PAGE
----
Speaker Paul Ryan might have to give up his position as Speaker sooner than expected.
Top brass of the GOP reportedly want to install Kevin McCarthy as soon as possible.
Top Republicans in Congress and the White House have in recent days entertained a plan to push House Speaker Paul Ryan out of his post over the summer, in an effort to clear the way for his presumed successor, Majority Leader Kevin McCarthy, to assume the speakership.
A source involved in the conversations and who has discussed the idea with President Donald Trump told THE WEEKLY STANDARD that Trump believes there is merit to the plan, but has not formed a final position. McCarthy has been weighing the effort alongside a small group of trusted advisers, considering the pros and cons of forcing Ryan's hand, and debating the best time to launch the effort. As of last week he had not spoken to Ryan about the idea, the source said.
Proponents say that the benefits are twofold. It would trigger a vote to replace Ryan, giving McCarthy an opening to become speaker of the House — that is, if he can avoid crashing and burning on takeoff like he did in 2015. But it would also force Democrats to cast votes for — or against — Minority Leader Nancy Pelosi, a favorite target of Republican campaign strategists, to be speaker. That vote could then be used against vulnerable Democrats during the height of campaign season, the source said.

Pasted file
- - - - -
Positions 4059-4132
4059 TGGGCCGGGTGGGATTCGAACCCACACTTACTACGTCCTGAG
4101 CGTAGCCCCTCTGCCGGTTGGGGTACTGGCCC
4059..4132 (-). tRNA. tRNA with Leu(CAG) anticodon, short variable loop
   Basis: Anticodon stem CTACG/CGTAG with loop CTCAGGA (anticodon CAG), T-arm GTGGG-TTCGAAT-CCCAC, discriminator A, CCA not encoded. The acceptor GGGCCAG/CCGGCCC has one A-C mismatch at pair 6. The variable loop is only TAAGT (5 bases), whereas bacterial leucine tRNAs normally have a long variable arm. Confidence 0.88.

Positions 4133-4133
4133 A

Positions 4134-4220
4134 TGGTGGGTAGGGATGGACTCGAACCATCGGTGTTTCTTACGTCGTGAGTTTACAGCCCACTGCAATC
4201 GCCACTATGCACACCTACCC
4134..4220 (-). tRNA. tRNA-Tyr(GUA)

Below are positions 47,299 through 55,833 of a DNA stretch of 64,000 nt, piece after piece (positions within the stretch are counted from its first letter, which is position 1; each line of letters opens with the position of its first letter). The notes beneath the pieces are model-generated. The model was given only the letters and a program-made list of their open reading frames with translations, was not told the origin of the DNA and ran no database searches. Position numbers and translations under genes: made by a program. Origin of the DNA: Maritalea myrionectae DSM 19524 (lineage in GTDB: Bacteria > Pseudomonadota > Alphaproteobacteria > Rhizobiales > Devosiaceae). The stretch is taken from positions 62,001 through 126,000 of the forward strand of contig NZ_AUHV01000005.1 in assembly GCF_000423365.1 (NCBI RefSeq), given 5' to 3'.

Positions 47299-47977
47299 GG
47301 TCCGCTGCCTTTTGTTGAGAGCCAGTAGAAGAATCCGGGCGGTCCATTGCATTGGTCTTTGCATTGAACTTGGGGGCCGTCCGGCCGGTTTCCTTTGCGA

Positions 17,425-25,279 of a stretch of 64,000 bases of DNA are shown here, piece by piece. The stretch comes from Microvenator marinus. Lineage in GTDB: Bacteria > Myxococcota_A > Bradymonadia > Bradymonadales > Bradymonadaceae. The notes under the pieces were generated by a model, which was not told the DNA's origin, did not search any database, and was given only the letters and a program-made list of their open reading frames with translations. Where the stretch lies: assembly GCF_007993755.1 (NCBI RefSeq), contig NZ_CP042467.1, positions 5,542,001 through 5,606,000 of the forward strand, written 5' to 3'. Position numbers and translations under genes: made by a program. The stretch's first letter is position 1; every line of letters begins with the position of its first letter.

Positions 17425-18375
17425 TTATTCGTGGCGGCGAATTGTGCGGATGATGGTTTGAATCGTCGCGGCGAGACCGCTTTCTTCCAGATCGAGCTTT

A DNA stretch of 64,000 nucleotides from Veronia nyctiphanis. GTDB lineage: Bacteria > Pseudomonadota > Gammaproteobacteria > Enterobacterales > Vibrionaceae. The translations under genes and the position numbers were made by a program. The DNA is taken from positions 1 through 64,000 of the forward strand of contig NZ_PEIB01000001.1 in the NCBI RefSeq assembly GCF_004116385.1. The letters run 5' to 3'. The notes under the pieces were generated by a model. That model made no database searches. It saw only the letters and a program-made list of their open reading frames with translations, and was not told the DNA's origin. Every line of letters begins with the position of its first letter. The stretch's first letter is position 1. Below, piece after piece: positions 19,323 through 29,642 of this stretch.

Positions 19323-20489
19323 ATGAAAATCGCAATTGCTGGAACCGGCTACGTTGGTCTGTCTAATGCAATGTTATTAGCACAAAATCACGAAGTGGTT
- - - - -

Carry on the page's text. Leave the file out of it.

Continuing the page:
Under the plan, Ryan would step down from his post as speaker prematurely but would remain a member of Congress until his term ends in January 2019. The prospect of Ryan’s right-hand man amping up the pressure for him to leave sooner portends a significant shift in the power dynamics of the chamber. A spokesperson for Ryan declined to comment. McCarthy responded in a statement provided to TWS: "Completely untrue. Paul has my total support. Together we are completely focused on our agenda and traveling the country to take our unified message and action to the voters in November.”
Ryan has pushed back strongly on suggestions that he might depart early, instead pledging to serve as the chamber’s leader for the remainder of his term. Allies of Ryan argue his intent to remain speaker doesn’t come from a thirst for power, especially because it is a job he didn’t ask for in the first place. Instead, Ryan says that holding off on leadership elections will allow the GOP to focus on campaign season rather than engaging in a bloody intra-party feud.